Although it has been a long time since any event on campus has garnered as much excitement as the visit of the Dalai Lama, his visit Friday, April 24, was noticeably absent of any sort of political controversy.
Few points of contention between China and the West cause more angst than the ongoing activities of the Dalai Lama. Although the Dalai Lama fled Tibet 50 years ago, and no government in the world recognizes the current Tibetan government-in-exile as a legitimate entity, the international recognition and respect that the Dalai Lama commands, exemplified by his receipt of the Nobel Peace Prize in 1989, serves as a permanent reminder to the government of the People’s Republic of China that opposition to its ongoing rule in Tibet is still strong throughout the world.
In spite of the increase in trade between China and the West over the past several decades, which has helped lift millions of Chinese out of poverty and permitted equal numbers of consumers in the West access to cheap Chinese-made goods, China’s ghastly human rights record has continued to cause considerable friction between the Chinese government and various Western governments. The brunt of the criticism that China receives over its human rights record concerns its 50-year occupation of Tibet, as well as the various injustices that Tibetans have been submitted to there.
As the Dalai Lama is such a widely recognized symbol of the ongoing struggle in Tibet, reception of him by Western governments has often led to formal government protests by the Chinese government, as well as informal protests by Chinese nationals residing in countries that choose to have him as a guest. This is a lesson that French President Nicolas Sarkozy learned the hard way when he chose to meet with the Dalai Lama last December, when France still held the rotating chair of the European Union presidency. When Chinese premier Wen Jiabao visited Europe the following month, he refused to visit France despite visiting the United Kingdom, Belgium, Germany, Spain, and Switzerland. As President Sarkozy has gone to great lengths to play a leading role in global politics, such a snub was a clear indication of Chinese displeasure with his audience with the Dalai Lama.
In March of 2008, major protests erupted against Chinese rule in Tibet, obviously intended to coincide with the upcoming Olympic Games in Beijing. The games themselves proceeded almost without incident, although Western press reported considerable demonstrations and counter demonstrations in Beijing while the games were in progress, in no small part concerning the ongoing Tibetan issue.
It is therefore almost surprising that the Dalai Lama’s visit to UCSB provoked so little controversy. Although there was certainly a beefy security presence at both events over the course of the day, including bomb-sniffing dogs and private security personnel, there were almost no political demonstrations either in favor of the Dalai Lama or in opposition to him, this is in spite of the overtly political nature of the UCSB student body (particularly in regard to issues of social and environmental justice) and the presence of numerous Chinese students both at UCSB and Santa Barbara City College who might have taken the opportunity to protest his visit.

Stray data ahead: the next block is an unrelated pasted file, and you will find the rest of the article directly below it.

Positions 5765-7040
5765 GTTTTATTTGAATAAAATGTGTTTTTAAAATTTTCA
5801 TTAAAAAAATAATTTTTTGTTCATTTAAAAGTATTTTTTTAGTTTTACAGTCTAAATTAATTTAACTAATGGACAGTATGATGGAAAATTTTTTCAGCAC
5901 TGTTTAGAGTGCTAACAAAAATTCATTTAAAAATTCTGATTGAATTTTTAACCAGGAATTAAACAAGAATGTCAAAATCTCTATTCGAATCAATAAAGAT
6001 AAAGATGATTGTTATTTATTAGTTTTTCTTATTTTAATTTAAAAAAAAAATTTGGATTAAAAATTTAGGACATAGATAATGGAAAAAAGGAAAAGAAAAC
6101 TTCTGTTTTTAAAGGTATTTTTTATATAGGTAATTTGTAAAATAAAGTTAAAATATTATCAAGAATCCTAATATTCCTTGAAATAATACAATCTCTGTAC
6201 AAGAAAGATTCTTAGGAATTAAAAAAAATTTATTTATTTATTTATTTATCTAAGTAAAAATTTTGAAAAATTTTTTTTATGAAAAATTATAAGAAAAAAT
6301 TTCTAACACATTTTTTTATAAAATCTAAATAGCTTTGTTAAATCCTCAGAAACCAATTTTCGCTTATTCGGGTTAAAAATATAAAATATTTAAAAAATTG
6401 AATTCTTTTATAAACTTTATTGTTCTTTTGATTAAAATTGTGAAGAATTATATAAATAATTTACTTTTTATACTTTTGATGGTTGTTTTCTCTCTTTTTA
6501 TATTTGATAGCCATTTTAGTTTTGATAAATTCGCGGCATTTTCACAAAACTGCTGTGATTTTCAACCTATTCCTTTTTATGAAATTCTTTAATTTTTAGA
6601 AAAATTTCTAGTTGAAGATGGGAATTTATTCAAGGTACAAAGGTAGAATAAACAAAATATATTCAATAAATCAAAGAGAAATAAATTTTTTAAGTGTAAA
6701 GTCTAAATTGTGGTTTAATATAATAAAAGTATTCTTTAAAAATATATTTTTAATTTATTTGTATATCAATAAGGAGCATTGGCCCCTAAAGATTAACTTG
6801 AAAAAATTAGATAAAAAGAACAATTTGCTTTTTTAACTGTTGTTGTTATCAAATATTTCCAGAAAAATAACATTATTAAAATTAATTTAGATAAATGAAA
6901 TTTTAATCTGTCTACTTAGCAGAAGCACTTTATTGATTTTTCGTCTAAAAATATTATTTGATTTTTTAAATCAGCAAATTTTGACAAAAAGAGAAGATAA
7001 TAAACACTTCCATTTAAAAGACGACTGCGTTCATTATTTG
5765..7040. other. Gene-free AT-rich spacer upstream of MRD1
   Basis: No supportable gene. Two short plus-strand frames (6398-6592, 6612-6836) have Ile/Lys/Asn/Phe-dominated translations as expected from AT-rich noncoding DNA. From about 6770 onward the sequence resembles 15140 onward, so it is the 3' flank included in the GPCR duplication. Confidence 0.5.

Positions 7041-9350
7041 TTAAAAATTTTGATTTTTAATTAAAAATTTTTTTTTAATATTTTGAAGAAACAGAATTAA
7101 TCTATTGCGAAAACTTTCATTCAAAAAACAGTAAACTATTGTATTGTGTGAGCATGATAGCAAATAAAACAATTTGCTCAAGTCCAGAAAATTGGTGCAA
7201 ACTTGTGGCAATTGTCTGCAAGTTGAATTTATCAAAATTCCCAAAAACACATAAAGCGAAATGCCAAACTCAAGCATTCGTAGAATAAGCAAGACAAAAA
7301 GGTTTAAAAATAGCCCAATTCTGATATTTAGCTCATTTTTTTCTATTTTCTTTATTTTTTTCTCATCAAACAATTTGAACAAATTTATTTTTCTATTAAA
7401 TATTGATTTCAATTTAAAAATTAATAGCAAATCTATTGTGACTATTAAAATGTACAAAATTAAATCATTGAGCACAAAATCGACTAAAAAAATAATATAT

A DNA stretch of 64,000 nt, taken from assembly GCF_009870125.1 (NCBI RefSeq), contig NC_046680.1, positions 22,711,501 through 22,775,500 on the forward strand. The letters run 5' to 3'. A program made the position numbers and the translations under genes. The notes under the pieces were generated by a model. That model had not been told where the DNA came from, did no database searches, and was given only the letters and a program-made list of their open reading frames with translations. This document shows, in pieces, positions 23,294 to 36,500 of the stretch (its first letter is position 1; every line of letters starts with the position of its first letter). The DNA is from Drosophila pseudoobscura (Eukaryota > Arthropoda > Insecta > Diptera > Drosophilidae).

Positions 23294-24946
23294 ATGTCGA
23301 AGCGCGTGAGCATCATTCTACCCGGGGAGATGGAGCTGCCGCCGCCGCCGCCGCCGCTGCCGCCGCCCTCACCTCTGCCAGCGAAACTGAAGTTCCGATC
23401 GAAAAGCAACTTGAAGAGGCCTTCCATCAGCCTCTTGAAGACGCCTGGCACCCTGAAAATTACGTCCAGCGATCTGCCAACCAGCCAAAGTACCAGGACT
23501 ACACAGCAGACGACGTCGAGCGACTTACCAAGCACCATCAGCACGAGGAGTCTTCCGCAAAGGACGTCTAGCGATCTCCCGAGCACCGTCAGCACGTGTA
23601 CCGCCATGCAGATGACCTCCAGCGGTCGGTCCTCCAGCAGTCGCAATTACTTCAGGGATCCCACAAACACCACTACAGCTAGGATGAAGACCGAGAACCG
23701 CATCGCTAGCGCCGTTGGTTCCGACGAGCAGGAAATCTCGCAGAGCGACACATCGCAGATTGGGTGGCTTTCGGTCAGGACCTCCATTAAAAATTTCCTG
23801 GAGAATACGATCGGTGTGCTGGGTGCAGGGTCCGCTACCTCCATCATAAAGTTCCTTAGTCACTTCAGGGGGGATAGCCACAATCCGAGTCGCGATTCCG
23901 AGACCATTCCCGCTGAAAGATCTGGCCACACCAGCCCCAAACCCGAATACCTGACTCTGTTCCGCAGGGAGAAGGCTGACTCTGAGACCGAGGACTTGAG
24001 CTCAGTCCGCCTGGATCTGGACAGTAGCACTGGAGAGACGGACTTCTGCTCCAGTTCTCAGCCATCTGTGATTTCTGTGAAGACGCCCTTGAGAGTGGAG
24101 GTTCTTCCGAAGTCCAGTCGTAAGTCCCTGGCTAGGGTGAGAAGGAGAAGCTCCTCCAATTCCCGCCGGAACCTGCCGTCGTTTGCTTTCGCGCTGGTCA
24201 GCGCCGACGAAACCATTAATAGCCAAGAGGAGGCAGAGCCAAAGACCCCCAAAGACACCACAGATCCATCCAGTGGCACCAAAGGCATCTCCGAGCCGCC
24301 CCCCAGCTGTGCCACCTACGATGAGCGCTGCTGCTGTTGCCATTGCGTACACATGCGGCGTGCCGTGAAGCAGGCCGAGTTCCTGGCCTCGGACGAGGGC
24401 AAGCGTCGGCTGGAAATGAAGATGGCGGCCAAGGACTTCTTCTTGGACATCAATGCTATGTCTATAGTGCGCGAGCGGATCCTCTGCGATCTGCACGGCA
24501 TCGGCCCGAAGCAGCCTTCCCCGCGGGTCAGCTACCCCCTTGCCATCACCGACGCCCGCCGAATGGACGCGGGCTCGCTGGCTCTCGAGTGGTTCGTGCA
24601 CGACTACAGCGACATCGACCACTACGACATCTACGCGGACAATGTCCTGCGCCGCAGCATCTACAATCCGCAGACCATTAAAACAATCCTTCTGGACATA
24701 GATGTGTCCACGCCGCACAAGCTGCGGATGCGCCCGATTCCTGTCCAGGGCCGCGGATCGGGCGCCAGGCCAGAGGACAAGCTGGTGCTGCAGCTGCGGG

Even the Dalai Lama himself refrained from mentioning politics. Although he briefly discussed a visit he made to China’s capital, Beijing, after the Chinese occupation of Tibet, his only other mention of the Chinese throughout the entire afternoon talk was in telling a joke whose punchline was at his own expense.
Richard Blum, who is Chair of the Regents of the University of California and a personal friend of the Dalai Lama, spoke briefly at the beginning of the event, and lightly touched on the political status of Tibet. “We continue to speak with the Chinese [about Tibet], and really what the Tibetans are asking for is not much,” said Blum, who nonetheless implied that the issue will not be resolved anytime soon. Blum is also Chairman of the American Himalaya Foundation, a non-profit group that attempts to improve living conditions across the Himalayas, including Tibet.
In addition to his visit at UCSB, the Dalai Lama visited several other college campuses during his two-week stay in the U.S., including the University of Washington, UC Berkeley, and the Massachusetts Institute of Technology. Although there were minor protests at several campuses concerning his visit, including the State University of New York at Albany, in general his trip was fairly smooth, and his overall message rather apolitical.
The Dalai Lama did not meet with President Barack Obama while he was here, the president himself having given a strong hint to the Chinese government back in February that the U.S. was willing to overlook human rights issues at the moment in favor of more pressing concerns, including the global economy and climate change. However, the Dalai Lama will return to the U.S. in October, and his visit will include a trip to Washington. Although Obama will be under considerable pressure from various human rights and religious groups to meet with him then, the Chinese government has stated its intense disapproval of any audience between the two leaders, particularly in regards to matters of Tibetan separatism.
The Dalai Lama received personal audiences with former Presidents George H.W. Bush, Bill Clinton, and George W. Bush during their respective offices.